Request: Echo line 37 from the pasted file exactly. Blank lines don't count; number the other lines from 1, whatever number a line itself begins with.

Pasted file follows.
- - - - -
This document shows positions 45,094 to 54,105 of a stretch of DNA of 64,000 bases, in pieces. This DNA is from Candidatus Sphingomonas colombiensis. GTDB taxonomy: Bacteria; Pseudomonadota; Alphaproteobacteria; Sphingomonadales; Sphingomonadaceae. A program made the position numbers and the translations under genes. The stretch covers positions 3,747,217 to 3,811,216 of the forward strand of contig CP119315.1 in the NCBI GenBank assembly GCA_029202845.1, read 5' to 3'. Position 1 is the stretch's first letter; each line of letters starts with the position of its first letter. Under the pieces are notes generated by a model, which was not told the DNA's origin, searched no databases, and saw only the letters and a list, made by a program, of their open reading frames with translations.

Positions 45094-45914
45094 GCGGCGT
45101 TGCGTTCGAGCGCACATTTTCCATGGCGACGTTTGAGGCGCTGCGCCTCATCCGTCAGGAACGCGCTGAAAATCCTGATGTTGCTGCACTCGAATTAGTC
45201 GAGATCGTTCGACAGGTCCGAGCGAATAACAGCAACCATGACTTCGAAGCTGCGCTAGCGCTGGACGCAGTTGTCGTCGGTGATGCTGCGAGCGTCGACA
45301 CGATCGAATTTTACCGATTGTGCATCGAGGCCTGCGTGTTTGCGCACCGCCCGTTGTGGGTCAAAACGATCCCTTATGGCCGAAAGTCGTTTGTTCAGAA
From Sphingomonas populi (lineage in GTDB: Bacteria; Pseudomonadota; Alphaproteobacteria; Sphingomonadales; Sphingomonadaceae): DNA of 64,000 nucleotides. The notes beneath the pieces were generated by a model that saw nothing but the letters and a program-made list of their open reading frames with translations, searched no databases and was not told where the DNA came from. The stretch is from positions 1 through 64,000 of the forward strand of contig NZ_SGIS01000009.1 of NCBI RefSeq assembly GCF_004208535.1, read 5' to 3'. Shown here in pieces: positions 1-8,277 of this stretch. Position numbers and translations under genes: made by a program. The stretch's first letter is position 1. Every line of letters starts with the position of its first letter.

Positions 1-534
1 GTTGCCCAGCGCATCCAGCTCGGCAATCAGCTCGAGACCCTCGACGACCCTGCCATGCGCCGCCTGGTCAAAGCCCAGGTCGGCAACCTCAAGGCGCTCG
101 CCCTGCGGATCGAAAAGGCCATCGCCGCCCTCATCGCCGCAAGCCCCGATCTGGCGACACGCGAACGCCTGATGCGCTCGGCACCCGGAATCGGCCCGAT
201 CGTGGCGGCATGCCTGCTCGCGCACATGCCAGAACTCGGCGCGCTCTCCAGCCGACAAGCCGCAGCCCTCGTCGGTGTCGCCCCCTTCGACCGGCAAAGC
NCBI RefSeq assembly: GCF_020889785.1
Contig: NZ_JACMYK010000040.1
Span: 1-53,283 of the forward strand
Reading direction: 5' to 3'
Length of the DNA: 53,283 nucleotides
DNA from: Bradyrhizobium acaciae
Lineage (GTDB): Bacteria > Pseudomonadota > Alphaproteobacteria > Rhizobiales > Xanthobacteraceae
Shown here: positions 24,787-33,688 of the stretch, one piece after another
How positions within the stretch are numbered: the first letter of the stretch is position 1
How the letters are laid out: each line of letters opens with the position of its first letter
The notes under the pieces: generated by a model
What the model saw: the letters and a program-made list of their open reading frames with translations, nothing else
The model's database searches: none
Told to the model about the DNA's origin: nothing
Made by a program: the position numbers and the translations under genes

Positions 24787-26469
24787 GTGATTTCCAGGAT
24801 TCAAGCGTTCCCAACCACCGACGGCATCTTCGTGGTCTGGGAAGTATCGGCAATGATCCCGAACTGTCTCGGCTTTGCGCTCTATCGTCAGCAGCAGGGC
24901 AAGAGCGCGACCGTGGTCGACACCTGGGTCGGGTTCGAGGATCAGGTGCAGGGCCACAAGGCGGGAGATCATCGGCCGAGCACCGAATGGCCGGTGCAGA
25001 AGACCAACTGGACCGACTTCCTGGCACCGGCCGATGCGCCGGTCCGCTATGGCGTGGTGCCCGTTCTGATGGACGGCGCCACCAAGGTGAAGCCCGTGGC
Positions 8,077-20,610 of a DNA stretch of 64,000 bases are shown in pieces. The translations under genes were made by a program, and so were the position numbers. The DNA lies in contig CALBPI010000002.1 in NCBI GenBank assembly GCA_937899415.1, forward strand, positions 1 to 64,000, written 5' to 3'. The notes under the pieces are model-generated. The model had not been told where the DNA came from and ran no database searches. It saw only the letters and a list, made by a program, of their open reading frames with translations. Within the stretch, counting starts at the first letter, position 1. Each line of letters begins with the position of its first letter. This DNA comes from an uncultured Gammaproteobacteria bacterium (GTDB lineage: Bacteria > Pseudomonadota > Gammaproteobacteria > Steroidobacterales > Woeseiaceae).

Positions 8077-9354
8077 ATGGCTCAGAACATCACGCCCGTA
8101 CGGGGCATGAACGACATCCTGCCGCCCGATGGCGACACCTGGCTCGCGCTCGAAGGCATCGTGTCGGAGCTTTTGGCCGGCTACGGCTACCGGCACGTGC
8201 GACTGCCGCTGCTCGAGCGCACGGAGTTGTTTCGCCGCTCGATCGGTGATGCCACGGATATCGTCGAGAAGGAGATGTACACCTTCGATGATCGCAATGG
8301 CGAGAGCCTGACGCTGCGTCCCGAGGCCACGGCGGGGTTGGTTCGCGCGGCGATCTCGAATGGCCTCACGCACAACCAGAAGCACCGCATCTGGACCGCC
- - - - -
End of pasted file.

8301 CGAGAGCCTGACGCTGCGTCCCGAGGCCACGGCGGGGTTGGTTCGCGCGGCGATCTCGAATGGCCTCACGCACAACCAGAAGCACCGCATCTGGACCGCC